I think your mayor has a good grasp of the principles of a livable community – something that is particularly important, due to the national visibility of his position and his leadership as the most visible and powerful Latino local politician in the nation. This is a huge issue in terms of the changing demographics of our country and in terms of the cultural values Latinos bring to our communities. I hope that he is able to seize on the opportunities for transportation choices for Los Angeles and effectively communicate how something like a streetcar can improve local communities. The changes, dynamics, and scale of Los Angeles are in the national eye more than any other city. It also has a congressional delegation that is well positioned to make things happen. Lucille Roybal-Allard has capitalized on her leadership with the Hispanic caucus to advance her constituents' interests. Republicans such as Buck McKeon and Jerry Lewis, respected by their colleagues on both sides of the aisle, do an excellent job of representing stressed areas that have significant development opportunities. These congressional resources, aided by Mayor Villaraigosa, provide Los Angeles with great potential. These leaders can serve as catalysts – not just for Southern California, but to help us move this important discussion along at the national level.


Many in California believe that this Congress has an "any place but California" mindset when it comes to appropriations. Is there any truth to this assessment?

One of the things that hung up T3 for two years was the tension between donor and donee states; people wanted to get a minimum of 95 percent back in transportation funding and they were chafing because it was only 89 or 90 or 91 cents on the dollar. Californians certainly have a case to be made; last year, you received 90.5 cents back for every dollar you contributed. But as I visit other communities across the country, almost every state and region has similar bones to pick.

But the issue is not just between donor and donee states: the federal government has not been treating its metropolitan areas fairly. In fact, it's not uncommon for our metro areas to be getting back 70 cents on the dollar, and some deficits are even greater. One of the most glaring discrepancies is in Southern California, but it also occurs in Texas and in most of the metropolitan areas around the country. We need to correct this imbalance as we address the next reauthorization.

What in T3, or perhaps in next year's bill, will offer incentives for private investment in our transportation infrastructure? There appears to be private capital available; is there much interest at the federal level in encouraging public/private partnerships to build much-needed projects?

In terms of incentives and flexibility for public/private partnerships, Congress has always found it much easier to give tax breaks, which have the same effect on the treasury as a direct appropriation. Thus, members have looked at opportunities for expanding tax credits for some innovative infrastructure investment, and I think this is entirely appropriate. We certainly ought to be rewarding metropolitan regions that are doing more and more on their own. In return for a smaller percentage of federal money they should be given more flexibility-reduced federal oversight and regulation-about how it is spent. Compliance with federal rules and regulations and timetables is a huge driver on major federal project costs.

For projects that have a significant portion of state, local and private funding, it is entirely appropriate for the smaller federal share to come quicker and with less strings; ultimately this will save the federal government money. Instead of waiting to receive a federal share of 80 percent, you may well be better off getting 20 or 30 percent – or maybe a tax break -- from federal funds quickly, with more flexibility. I think these are all areas worth exploring. If a tax break or the structure of federal participation can result in saving billions of dollars and lessening the reins so you can do it faster, you ought to have that option.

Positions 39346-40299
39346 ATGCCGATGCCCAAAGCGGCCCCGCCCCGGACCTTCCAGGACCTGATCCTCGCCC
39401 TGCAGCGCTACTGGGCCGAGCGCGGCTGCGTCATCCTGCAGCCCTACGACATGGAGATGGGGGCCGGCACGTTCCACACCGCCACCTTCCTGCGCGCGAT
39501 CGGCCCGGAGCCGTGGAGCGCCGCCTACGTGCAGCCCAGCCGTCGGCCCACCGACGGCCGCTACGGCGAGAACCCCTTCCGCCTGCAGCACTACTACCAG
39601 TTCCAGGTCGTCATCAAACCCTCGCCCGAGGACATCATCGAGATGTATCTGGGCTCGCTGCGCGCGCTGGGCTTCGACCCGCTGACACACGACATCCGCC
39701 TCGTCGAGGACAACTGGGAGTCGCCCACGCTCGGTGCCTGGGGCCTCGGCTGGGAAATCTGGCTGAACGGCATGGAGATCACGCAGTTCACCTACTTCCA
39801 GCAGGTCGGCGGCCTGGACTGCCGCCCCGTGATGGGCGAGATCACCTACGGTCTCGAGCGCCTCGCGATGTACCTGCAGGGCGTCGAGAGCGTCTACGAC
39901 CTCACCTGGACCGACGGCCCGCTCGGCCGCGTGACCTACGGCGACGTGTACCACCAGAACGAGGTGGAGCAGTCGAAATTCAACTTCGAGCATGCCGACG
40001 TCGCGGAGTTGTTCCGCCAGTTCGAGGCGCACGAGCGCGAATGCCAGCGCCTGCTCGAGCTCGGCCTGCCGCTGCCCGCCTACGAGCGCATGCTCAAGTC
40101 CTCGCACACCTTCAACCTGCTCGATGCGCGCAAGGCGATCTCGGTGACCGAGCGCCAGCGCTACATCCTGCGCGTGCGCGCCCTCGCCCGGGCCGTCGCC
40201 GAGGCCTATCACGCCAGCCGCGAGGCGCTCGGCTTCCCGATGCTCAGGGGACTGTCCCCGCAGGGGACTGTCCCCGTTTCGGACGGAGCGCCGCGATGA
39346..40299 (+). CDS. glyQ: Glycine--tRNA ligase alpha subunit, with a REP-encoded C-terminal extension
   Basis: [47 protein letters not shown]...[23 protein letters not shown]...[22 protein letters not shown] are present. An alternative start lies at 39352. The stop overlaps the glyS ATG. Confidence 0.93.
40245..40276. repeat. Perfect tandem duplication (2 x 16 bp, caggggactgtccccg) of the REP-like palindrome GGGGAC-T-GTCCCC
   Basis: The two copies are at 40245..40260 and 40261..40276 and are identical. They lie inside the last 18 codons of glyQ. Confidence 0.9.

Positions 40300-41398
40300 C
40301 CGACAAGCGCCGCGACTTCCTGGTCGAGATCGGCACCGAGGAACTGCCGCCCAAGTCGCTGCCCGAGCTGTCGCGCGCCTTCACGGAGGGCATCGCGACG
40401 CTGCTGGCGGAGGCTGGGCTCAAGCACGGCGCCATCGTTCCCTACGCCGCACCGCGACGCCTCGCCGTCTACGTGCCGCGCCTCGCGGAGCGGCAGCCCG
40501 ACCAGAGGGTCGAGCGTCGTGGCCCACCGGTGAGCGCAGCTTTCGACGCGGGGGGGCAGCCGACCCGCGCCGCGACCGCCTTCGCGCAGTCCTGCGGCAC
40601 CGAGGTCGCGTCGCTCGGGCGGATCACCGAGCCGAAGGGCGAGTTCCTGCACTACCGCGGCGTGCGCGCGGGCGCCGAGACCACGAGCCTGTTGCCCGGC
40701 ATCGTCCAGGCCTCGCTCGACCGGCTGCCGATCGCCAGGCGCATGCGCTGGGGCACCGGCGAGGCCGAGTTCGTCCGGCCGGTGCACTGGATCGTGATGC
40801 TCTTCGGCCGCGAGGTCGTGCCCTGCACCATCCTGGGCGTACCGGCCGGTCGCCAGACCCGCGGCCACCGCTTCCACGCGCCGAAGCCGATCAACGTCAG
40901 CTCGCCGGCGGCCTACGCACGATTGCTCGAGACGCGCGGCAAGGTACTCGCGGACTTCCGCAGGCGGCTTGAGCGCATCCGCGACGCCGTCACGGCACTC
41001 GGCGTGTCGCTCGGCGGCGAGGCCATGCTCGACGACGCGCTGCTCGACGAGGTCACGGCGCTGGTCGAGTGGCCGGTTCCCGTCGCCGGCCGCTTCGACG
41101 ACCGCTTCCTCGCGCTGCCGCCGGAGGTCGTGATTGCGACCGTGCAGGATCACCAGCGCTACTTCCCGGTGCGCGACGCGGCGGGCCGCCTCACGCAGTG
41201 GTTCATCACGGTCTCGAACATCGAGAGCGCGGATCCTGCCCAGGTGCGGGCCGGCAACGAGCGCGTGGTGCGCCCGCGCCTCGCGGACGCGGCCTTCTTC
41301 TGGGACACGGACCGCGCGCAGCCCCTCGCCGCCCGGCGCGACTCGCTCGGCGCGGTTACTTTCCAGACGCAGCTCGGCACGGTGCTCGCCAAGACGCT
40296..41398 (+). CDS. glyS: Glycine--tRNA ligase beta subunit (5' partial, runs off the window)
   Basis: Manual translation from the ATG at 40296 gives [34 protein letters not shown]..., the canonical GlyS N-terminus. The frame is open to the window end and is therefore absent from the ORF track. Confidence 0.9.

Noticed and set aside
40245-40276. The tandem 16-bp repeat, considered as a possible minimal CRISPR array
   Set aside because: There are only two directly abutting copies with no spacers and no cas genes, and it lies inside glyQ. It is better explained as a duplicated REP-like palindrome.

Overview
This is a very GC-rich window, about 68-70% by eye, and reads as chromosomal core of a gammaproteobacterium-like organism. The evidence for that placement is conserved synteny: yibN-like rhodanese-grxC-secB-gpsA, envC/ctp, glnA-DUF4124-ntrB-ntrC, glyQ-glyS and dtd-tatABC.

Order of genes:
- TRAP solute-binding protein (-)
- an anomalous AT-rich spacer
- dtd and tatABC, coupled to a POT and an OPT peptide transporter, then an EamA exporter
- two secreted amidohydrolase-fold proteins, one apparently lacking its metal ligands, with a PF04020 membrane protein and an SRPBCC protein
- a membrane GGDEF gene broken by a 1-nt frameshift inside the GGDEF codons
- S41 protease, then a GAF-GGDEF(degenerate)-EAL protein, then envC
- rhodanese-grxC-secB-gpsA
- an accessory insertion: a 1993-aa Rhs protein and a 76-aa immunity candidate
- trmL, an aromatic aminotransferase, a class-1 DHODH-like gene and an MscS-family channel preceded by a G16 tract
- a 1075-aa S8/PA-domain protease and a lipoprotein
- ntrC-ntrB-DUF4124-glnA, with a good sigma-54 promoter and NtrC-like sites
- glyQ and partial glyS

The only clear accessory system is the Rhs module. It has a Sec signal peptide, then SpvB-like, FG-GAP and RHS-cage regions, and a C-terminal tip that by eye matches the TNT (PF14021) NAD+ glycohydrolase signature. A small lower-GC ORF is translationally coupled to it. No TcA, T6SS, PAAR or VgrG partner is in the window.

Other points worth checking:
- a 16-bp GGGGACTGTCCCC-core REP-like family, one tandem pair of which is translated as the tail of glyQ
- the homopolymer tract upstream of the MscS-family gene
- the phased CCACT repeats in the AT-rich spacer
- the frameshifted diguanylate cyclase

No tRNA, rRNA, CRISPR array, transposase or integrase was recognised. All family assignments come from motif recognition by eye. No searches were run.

Trade and goods movement, which because of our two ports and the inadequacy of our present infrastructure, contributes greatly to our region's congestion, is fast becoming metro L.A.'s highest priority for transportation investment. With other metro regions in the country, including Houston, New York/New Jersey, Chicago and Miami, experiencing the same congestion, is there interest at the federal level in providing relief?

In T3, there was a compelling case made across the country for greater attention to the movement of freight and the inter-modal connections. Our latest effort does not go far enough. Goods movement not only provides significantly to our economy, it can be a major contributor to congestion and air pollution.

So I'm hopeful that we can take this coalition that's been forged from people in L.A./Long Beach, in the Midwest, and in the Northwest to structure a more aggressive program for freight-specific investments and inter-modal connections.

It doesn't do us any good to move goods by ship, rail or truck if we can't make the connections seamless. It is now an article of faith that it takes longer to get a product through Chicago than it takes to get it from LA to Chicago; the federal government needs to address these problems.

Let's end with your comments on a related issue, the federal government role in responding to natural disasters, i.e. Katrina and Rita?

This is perhaps the single most important event for those of us that care about advancing livable communities at the federal level. Tragic circumstances have given us the closest we're likely to get to a blank slate and we need to seize the opportunity to do it right. As we've been looking at development and infrastructure improvements in Southern California and other parts of the country, we've been continually vexed by the challenge of getting people to take a comprehensive and regional view of these challenges. Even when the regional dialogue comes together, it's hard to generate investments as well as attention at the state and federal level; there's never a sense of urgency until there's a disaster. In one fell swoop, Hurricanes Katrina and Rita provided this urgency and forced people to look at comprehensive solutions.

All of a sudden, we have a certain harmony between local, state, and federal interests. There is a sense of urgency. In the course of spending tens of billions of dollars, I'm hopeful that we can give a voice to the people who have been affected, people who have been economically and politically marginalized in this region for years.

Katrina's destruction has also forced us to look at the relationship between the built and natural environments – something that does not come easily in this region. People have now seen what it means to lose wetlands at the rate of an acre every half-hour in Louisiana alone.

Our challenge now is to tie the pieces together, to create a comprehensive approach that doesn't lose momentum or result in sub-optimal solutions. Given the significant impact Katrina's had on members of Congress, I think we have a 50 percent chance of being successful.